There Are Givers and There Are Takers

Are you a giver? I am. I’ll do anything possible for anyone, any time. I have spent most of my life taking care of others, putting myself second, and sometimes, third, fourth or fifth. After many years, I found myself feeling hurt, rejected, used, and resentful. I created an unhealthy pattern for my life, for which I have paid the price.

While it is important to take care of others, it is equally important to understand your motivation. I thought it was my way of expressing love and affection. What I have come to learn is that, while part of it was from love, another part was my need to be accepted and loved. I was trying to make others care for me, so I gave to them and worked hard to please them.

The problem with my M.O. is that I was coming from a place of insecurity and low self worth. I was trying to buy affection.

With the right people, the approach may work out as they are giving as much as you. But, with the wrong people, you will be left feeling alone, depleted, and even more insecure.

Over givers tend to attract “takers” so it is important to pay attention to what is happening. Many of my past relationships have left me wondering what was wrong with me. I did everything humanly possible for the other person so why would he/she easily walk out of my life and never look back? I really thought I was flawed.

But, then I learned that these people left my life when I no longer served a purpose to them. They were never truly invested in the relationship; they were energy and emotion vampires. It was nothing I did wrong, but rather the way they dealt with people.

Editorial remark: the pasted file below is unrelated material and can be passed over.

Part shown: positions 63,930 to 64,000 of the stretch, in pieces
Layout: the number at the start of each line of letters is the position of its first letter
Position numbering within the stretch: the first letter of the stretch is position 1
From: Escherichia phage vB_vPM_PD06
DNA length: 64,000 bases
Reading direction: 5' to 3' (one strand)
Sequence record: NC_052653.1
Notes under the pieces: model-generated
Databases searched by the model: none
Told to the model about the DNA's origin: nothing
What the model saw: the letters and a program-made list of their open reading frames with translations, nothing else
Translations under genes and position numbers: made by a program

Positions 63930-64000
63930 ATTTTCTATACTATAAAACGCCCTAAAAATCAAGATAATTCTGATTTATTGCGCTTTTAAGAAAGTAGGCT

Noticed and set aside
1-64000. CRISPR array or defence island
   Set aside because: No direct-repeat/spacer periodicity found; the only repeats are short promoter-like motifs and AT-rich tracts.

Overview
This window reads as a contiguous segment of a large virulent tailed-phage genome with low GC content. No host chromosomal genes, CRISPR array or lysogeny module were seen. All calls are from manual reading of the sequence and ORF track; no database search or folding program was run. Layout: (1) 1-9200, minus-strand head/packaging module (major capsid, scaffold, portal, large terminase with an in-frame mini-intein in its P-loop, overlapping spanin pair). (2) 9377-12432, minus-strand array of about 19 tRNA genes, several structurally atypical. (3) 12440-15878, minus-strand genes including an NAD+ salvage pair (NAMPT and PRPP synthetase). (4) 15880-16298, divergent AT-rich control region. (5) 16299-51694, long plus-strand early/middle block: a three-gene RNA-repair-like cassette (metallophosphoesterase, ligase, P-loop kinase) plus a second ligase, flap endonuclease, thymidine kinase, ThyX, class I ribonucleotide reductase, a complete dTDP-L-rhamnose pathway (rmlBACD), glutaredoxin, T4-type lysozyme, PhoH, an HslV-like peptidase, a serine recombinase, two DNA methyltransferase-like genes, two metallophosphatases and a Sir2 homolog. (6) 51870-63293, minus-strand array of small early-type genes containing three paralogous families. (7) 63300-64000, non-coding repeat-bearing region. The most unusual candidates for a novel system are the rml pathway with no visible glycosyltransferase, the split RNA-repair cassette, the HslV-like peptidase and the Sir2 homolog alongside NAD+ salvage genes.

Having this understanding of myself and these interpersonal dynamics has enabled me to make changes in the way I interact with others.

I now enter relationships from a place of self-confidence and worthiness. I no longer try to prove anything to anyone or try to win anyone’s affection. I am who I am, love it or leave it.

I no longer give of myself to the point of depletion. I create boundaries and have learned how to say “no”.

I no longer live on autopilot. I am cognizant of my motivation for choosing an action.

And, I evaluate my relationships. Is it a partnership? Is there some benefit to me or is it all one-sided?

Never stop giving for that is the essence of life. But, be a smart giver. Pay attention to what’s going on within you, recognize that not everyone is like you, and understand the motivation for your actions.

Most important, remember your power. Don’t ask yourself why people keep hurting you; ask yourself why you’re allowing it to happen.

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